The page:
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Article 21 of Indian Constitution- Right Life and Personal Liberty

Article 21 of the Indian Constitution safeguards a fundamental right, known to all. It ensures the protection of personal liberty and the right to life. Its core purpose is shielding citizens’ rights from State intervention, contrasting with actions from private entities. In essence, if an individual infringes upon these rights, enshrined in Part III of the Indian Constitution, the affected party must seek legal remedies. Given its status as a fundamental right, Article 21 remains beyond legislative limitations.

Article 21 Right to Life

“No person shall be deprived of his life or personal liberty except according to procedure established by law”.

  • Article 21 of the Indian Constitution guarantees the fundamental right to life and liberty protection.
  • The Indian Supreme Court has termed Article 21 as the “heart of fundamental rights.”
  • According to Article 21, no one can be deprived of their life without due legal process, implying that every individual has the right to life, which cannot be infringed upon without following the required legal procedures.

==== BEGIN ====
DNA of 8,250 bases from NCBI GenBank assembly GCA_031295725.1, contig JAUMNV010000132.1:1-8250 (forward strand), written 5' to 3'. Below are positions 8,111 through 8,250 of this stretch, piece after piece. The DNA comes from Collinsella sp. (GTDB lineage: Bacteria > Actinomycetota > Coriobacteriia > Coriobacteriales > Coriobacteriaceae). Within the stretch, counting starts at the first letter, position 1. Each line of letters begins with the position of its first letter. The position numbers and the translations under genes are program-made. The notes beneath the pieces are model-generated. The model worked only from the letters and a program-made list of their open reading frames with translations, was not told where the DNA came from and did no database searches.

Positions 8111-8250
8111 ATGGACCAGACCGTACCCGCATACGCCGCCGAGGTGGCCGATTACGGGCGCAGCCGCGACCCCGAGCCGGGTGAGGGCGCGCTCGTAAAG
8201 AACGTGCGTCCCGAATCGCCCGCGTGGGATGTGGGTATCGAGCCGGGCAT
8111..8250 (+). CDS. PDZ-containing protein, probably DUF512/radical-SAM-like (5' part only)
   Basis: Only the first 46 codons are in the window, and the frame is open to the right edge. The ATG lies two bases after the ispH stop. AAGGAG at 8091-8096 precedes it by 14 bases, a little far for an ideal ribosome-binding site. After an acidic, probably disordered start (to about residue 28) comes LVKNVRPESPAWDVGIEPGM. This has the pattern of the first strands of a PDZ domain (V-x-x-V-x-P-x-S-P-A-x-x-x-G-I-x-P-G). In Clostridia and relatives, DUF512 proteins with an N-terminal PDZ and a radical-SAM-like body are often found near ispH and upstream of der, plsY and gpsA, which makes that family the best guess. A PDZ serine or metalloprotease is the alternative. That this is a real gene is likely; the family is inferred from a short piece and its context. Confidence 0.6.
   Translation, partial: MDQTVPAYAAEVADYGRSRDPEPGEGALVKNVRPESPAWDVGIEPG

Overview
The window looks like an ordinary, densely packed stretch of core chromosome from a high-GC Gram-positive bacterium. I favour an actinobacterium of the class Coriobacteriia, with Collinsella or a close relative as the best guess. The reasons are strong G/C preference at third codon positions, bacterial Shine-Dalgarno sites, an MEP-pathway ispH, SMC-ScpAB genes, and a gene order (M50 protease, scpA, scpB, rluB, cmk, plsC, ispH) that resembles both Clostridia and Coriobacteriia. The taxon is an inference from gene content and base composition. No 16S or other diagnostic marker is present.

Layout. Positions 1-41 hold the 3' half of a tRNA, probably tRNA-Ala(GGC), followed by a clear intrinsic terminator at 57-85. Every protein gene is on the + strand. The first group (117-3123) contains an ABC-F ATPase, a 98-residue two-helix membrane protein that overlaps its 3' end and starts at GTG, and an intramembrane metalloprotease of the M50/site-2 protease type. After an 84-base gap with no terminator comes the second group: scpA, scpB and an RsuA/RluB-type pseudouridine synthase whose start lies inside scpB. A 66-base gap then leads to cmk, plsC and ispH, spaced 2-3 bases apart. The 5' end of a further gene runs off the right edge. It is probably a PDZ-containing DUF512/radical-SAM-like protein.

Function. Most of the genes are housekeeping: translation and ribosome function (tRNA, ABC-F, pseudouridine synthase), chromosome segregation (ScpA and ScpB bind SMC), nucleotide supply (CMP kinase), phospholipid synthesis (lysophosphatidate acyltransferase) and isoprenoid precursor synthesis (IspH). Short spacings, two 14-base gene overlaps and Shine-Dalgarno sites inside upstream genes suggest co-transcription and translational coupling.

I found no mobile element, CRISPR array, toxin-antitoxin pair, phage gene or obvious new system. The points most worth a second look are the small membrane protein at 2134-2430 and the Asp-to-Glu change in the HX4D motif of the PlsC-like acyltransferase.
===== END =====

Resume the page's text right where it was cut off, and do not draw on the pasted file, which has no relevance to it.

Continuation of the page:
• This protection is specifically granted against the State, encompassing not only the government but also its agencies, legislative bodies, municipal governments, etc.
  • The right to life includes provisions for a healthy environment, means of sustenance, and the ability to live with dignity.
  • Article 21 also safeguards personal freedoms, asserting that no one’s liberty can be curtailed except through legal means.
  • Examples of personal liberty under Article 21 include the freedom to travel without constraints, the right to choose one’s place of residence, and the freedom to engage in any lawful profession.

Important cases of 21 Article

The phrases “life” and “personal liberty” refer to a broad range of individual rights that have arisen from the courts’ evolving interpretation of Article 21 throughout time. We will look at this Fundamental Right’s different facets in this section. Nonetheless, before delving into that, it is important to examine the legal development of this notion and the import of the most well-known rulings of it.

A.K. Gopalan v. State of Madras (1950)

In this instance, the Preventive Detention Act of 1950 was used to hold the Petitioner, a communist leader. He argued that the imprisonment was unlawful because it violated his liberty as guaranteed by Article 21 of the Indian Constitution and his freedom of movement, which are both recognized in Article 19(1)(d) of the Indian Constitution.